Colleton County, South Carolina

Colleton County
Colleton County Courthouse
Colleton County Courthouse
Map of South Carolina highlighting Colleton County
Location within the U.S. state of South Carolina
Map of the United States highlighting South Carolina
South Carolina's location within the U.S.
Coordinates:32°50′N 80°39′W / 32.84°N 80.65°W / 32.84; -80.65
Country United States
State South Carolina
Founded1800
Named forSir John Colleton, 1st Baronet
SeatWalterboro
Largest cityWalterboro
Area
 • Total1,133 sq mi (2,930 km2)
 • Land1,056 sq mi (2,740 km2)
 • Water77 sq mi (200 km2)  6.8%
Population
 (2010)
 • Total38,892
 • Estimate 
(2020)
37,679
 • Density33/sq mi (13/km2)
Time zoneUTC−5 (Eastern)
 • Summer (DST)UTC−4 (EDT)
Congressional districts1st, 6th
Websitewww.colletoncounty.org

Colleton County is in the Lowcountry region of the U.S. state of South Carolina. As of the 2010 census, the county's population was 38,892.[1] Its county seat is Walterboro.[2] The county is named after Sir John Colleton, 1st Baronet,[3] one of the eight Lords Proprietor of the Province of Carolina. After two previous incarnations, the current Colleton County was created in 1800.[4]

History

In 1682, Colleton was created as one of the three original proprietary counties, located in the southwestern coastal portion of the new South Carolina Colony and bordering on the Combahee River.

In 1706, the county was divided between the new Saint Bartholomew and Saint Paul parishes. This area was developed for large plantations devoted to rice and indigo cultivation as commodity crops. The planters depended on the labor of African slaves transported to Charleston for that purpose. In the coastal areas, black slaves soon outnumbered white colonists, as they did across the colony by 1708.

In 1734, most of the coastal portion of Saint Paul's Parish was separated to form the new Saint John's Colleton Parish. In 1769, the three parishes were absorbed into the Charleston Judicial District, the southwestern portion of which was referred to as Saint Bartholomew's.

In 1800, the new Colleton District was formed from the western half of the Charleston District. In 1816, it annexed a small portion of northwestern Charleston District.

In 1868, under the Reconstruction era new state constitution, South Carolina districts were reorganized as counties. Officials were to be elected by the resident voters rather than by state officials, as was done previously, thus giving more democratic power to local residents.

In 1897, the northeastern portion of the county was separated to form the new Dorchester County, with its seat at Saint George.

In 1911, the portion of the county east of the Edisto River was annexed by Charleston County. In 1919 and again in 1920, tiny portions of northwestern Colleton County were annexed to Bamberg County.

In March 1975, the town of Edisto Beach was annexed to Colleton County from Charleston County, thus bringing the county to its present size.

Geography

According to the U.S. Census Bureau, the county has a total area of 1,133 square miles (2,930 km2), of which 1,056 square miles (2,740 km2) is land and 77 square miles (200 km2) (6.8%) is water.[5] It is the fifth-largest county in South Carolina by land area and fourth-largest by total area.

Adjacent counties

National protected area

State protected area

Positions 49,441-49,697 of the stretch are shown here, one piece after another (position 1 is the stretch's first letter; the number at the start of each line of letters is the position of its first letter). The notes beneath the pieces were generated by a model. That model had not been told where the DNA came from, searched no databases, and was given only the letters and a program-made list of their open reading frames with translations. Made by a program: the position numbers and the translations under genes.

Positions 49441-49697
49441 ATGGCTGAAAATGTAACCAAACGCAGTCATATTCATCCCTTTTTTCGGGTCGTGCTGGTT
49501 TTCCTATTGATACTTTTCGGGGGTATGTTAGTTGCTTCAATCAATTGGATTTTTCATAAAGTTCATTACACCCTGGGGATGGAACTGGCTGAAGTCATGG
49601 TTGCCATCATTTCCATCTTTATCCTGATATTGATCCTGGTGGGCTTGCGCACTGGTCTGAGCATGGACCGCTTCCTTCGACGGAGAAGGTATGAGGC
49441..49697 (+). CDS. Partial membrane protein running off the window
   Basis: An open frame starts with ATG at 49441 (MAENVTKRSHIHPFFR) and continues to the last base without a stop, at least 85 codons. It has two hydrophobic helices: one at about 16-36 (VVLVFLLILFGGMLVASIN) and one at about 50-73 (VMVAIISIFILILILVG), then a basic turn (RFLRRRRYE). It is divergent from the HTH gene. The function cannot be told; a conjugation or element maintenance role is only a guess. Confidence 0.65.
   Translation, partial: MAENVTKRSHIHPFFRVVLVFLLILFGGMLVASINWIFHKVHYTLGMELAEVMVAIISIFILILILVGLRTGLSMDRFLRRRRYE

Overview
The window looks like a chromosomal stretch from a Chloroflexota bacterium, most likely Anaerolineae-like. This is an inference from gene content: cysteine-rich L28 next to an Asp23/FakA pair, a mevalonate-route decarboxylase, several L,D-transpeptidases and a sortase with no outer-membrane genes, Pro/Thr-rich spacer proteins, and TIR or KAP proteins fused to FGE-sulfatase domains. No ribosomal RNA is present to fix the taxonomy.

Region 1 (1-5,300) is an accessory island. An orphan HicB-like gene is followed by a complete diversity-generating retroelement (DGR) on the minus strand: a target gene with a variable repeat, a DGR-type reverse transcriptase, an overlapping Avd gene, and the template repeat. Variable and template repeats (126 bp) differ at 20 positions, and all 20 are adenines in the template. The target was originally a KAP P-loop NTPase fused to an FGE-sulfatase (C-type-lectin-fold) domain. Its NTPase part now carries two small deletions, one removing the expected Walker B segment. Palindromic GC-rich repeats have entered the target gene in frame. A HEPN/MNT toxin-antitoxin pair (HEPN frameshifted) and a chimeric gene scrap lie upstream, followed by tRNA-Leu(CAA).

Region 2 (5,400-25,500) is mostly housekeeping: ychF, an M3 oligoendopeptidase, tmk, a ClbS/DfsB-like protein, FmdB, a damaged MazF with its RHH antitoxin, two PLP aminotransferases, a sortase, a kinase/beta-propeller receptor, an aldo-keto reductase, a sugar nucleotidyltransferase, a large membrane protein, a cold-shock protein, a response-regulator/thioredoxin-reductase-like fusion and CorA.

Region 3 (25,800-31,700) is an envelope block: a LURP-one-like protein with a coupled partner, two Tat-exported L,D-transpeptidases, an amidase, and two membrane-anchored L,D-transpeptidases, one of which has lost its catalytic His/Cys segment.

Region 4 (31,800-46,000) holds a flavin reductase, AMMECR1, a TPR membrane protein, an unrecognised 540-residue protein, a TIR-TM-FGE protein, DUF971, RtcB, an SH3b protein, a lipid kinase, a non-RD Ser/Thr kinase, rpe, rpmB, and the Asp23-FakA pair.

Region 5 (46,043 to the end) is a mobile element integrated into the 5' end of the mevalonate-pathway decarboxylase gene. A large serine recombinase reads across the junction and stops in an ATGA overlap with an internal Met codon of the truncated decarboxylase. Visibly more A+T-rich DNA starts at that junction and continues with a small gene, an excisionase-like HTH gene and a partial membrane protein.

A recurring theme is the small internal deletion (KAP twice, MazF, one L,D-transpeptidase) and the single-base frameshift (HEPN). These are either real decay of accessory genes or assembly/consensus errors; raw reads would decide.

Demographics

Historical population
CensusPop.
180024,903
181026,3595.8%
182026,4040.2%
183027,2563.2%
184025,548−6.3%
185039,50554.6%
186041,9166.1%
187025,410−39.4%
188038,38651.1%
189040,2935.0%
190033,452−17.0%
191035,3905.8%
192029,897−15.5%
193025,821−13.6%
194026,2681.7%
195028,2427.5%
196027,816−1.5%
197027,622−0.7%
198031,77615.0%
199034,3778.2%
200038,26411.3%
201038,8921.6%
2020 (est.)37,679[6]−3.1%
U.S. Decennial Census[7]
1790-1960[8] 1900-1990[9]
1990-2000[10] 2010-2013[1]

2000 census

As of the census[11] of 2000, there were 38,264 people, 14,470 households, and 10,490 families living in the county. The population density was 36 people per square mile (14/km2). There were 18,129 housing units at an average density of 17 per square mile (7/km2). The racial makeup of the county was 55.52% White, 42.18% Black or African American, 0.63% Native American, 0.25% Asian, 0.04% Pacific Islander, 0.56% from other races, and 0.82% from two or more races. 1.44% of the population were Hispanic or Latino of any race.

There were 14,470 households, out of which 33.10% had children under the age of 18 living with them, 51.10% were married couples living together, 16.80% had a female householder with no husband present, and 27.50% were non-families. 24.00% of all households were made up of individuals, and 10.10% had someone living alone who was 65 years of age or older. The average household size was 2.62 and the average family size was 3.11.

In the county, the population was spread out, with 27.50% under the age of 18, 8.00% from 18 to 24, 26.90% from 25 to 44, 24.70% from 45 to 64, and 12.90% who were 65 years of age or older. The median age was 36 years. For every 100 females there were 91.90 males. For every 100 females age 18 and over, there were 87.90 males.

The median income for a household in the county was $29,733, and the median income for a family was $34,169. Males had a median income of $28,518 versus $19,228 for females. The per capita income for the county was $14,831. About 17.30% of families and 21.10% of the population were below the poverty line, including 28.70% of those under age 18 and 19.10% of those age 65 or over.

According to the 2000 Census, the Colleton County population is nearly 75% rural, with the exception of the Walterboro Urban Cluster (2000 pop.: 10,064). The total county population is also designated as the Walterboro Micropolitan Statistical Area.

2010 census

As of the 2010 United States Census, there were 38,892 people, 15,131 households, and 10,449 families living in the county.[12] The population density was 36.8 inhabitants per square mile (14.2/km2). There were 19,901 housing units at an average density of 18.8 per square mile (7.3/km2).[13] The racial makeup of the county was 57.0% white, 39.0% black or African American, 0.8% American Indian, 0.3% Asian, 1.3% from other races, and 1.5% from two or more races. Those of Hispanic or Latino origin made up 2.8% of the population.[12] In terms of ancestry, 25.0% were American, 7.3% were English, 6.5% were German, and 5.2% were Irish.[14]